Spring arrived early in Seattle this year. Above average temperatures and dry days were the norm in February. The cherry trees at the University of Washington bloomed two weeks ahead of schedule. Tulips in the Skagit Valley popped open well before the start of the annual April tulip festival. But the pleasure many of us took in the mild weather was tempered by looming concern over the consequences.
In our bi-monthly Seattlemag.com column, Knute Berger--who writes regularly for Seattle Magazine and Crosscut.com and is a frequent pundit on KUOW--takes an in-depth look at some of the highly topical and sometimes polarizing issues in our city. William Shatner wants our water.
Smart Parking. The first to emerge from the $20 million overhaul of Seattle's paid parking system is a new "smart" variable rate parking machine, The Capitol Hill Blog reports. The new machine will offer a faster, smarter and more seamless transaction process, automatically charging tenants variable rates depending on the time of day. The machines will first pop-up in Pioneer Square, with Pike/Pine on Capitol Hill to follow later this year, and more in 2016.
Must InteractOn The Boards Presents Complex Movements(4/16 to 4/19, times vary) A hip-hop activist, a graphic designer and a creative technologist walk into a bar. Or something like that. This innovative, interactive, futuristic Detroit collective blends music, high-tech visuals and immersive activism as they invite viewers to imagine themselves as post-apocalyptic survivors.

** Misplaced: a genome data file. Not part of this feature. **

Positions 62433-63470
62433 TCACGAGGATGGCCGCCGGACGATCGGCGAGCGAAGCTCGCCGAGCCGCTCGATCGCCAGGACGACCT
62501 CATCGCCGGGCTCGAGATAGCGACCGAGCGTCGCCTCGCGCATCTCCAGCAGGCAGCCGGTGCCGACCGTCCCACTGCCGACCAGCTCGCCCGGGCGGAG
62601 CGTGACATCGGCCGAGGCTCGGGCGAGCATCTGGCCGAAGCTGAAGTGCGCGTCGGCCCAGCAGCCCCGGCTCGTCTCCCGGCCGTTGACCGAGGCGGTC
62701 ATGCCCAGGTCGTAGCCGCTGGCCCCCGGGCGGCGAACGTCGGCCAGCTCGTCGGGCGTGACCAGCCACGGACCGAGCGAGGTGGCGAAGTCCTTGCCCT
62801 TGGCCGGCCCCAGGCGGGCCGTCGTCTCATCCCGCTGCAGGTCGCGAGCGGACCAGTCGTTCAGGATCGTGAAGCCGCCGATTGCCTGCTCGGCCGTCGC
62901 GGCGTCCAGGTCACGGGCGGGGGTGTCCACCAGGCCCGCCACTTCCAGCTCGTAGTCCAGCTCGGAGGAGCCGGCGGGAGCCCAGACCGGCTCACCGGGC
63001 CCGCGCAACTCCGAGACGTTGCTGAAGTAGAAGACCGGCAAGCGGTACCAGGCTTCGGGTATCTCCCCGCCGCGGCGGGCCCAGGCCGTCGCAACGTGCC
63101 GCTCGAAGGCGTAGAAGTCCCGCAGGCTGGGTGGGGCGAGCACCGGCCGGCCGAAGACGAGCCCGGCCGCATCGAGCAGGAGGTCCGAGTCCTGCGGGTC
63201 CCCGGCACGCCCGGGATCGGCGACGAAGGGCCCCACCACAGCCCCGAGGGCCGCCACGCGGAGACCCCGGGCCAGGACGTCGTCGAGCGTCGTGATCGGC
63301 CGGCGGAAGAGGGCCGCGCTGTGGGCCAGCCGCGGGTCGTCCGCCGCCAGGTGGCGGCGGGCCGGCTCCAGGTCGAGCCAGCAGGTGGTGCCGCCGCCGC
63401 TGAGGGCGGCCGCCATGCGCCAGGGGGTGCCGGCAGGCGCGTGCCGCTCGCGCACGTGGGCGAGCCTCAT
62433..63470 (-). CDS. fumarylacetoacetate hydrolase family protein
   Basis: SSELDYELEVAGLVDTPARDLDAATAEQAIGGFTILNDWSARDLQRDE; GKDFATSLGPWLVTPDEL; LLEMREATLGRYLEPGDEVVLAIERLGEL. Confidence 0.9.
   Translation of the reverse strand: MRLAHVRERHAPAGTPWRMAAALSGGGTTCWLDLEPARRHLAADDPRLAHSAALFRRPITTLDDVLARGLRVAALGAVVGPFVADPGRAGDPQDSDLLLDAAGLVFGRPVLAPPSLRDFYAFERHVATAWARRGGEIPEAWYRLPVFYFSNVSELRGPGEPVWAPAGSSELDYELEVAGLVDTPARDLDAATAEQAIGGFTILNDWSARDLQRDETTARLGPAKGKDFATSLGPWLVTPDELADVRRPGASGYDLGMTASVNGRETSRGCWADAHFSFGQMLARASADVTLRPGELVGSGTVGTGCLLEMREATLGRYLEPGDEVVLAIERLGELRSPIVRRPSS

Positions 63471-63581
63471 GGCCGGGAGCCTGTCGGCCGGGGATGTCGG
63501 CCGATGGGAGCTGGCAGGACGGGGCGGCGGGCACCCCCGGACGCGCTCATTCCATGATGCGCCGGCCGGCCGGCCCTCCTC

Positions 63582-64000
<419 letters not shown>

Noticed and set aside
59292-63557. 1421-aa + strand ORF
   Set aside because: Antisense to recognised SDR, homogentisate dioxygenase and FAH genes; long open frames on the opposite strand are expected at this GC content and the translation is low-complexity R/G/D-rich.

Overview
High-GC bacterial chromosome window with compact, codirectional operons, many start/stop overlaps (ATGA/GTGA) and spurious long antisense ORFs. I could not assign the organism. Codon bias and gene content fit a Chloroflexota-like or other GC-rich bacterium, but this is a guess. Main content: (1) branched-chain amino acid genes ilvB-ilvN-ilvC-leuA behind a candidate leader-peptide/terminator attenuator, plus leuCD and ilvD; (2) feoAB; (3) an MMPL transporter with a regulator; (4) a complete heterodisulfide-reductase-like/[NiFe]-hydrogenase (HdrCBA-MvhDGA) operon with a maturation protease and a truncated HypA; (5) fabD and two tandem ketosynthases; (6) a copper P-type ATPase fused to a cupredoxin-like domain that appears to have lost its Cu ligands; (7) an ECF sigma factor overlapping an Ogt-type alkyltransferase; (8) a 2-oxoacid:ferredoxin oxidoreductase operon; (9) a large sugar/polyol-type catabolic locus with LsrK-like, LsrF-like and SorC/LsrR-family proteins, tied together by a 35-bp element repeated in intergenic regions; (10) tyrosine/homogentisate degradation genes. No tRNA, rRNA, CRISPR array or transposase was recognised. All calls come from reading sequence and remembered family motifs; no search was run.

The fact that she wasn’t a writer was no more likely to keep Ginny Gilder from penning a memoir than the fact that she wasn’t a rower (or even an athlete) would keep her from making the U.S. Olympic rowing team five years after first stepping into a shell. The Capitol Hill–based strategic adviser knows how to make things happen.
This article originally appeared on Avvo.com.
With #EqualPayDay this week, we reflected on the role that gender plays in our professional and cultural lives. Here are a few tweets and articles that made us think about women’s rights around the country, plus one about the rights of those who identify outside of the traditional male/female binary.
#BlackLivesMatter: Columbia City Gallery is featuring artwork from artist Aramis Hamer that "provides different points of view on the 'Black Lives Matter' movement," reports King 5 News. The exhibit will run through mid-May.
It's been six months since bike share program Pronto Cycle Share unleashed its fleet of bikes upon Seattle and to celebrate its successful stint, Pronto is declaring next week (April 13-19) Pronto Week. During the special week, riders can expect reduced pricing including $79 annual memberships (normally $85), $6 single-day passes (normally $8), plus member discounts on merch from places like Timbuk2 and ACT Theatre, a party on April 16 and more.
Back in 2012, environmental journalist Bruce Barcott was considering voting no on Initiative 502, due to a general distaste for cannabis culture and a vague fear that legalizing marijuana might make it too available to his kids. But after a bit of browbeating by a pro-legalization friend, the author (The Last Flight of the Scarlet Macaw), who lives on Bainbridge Island, did some research and discovered the startling statistics about pot-possession arrests—and the extreme racial bias exhibited therein.
Cheri Smith (not her real name), 34, was having brunch with her friends at Agrodolce in Fremont on March 22 when their meal was interrupted by a small group of protesters belonging to #BlackBrunchSeattle. "Everyone in the restaurant seemed kind of taken aback and uncomfortable," she described, adding "the word privileged was being bandied about a lot."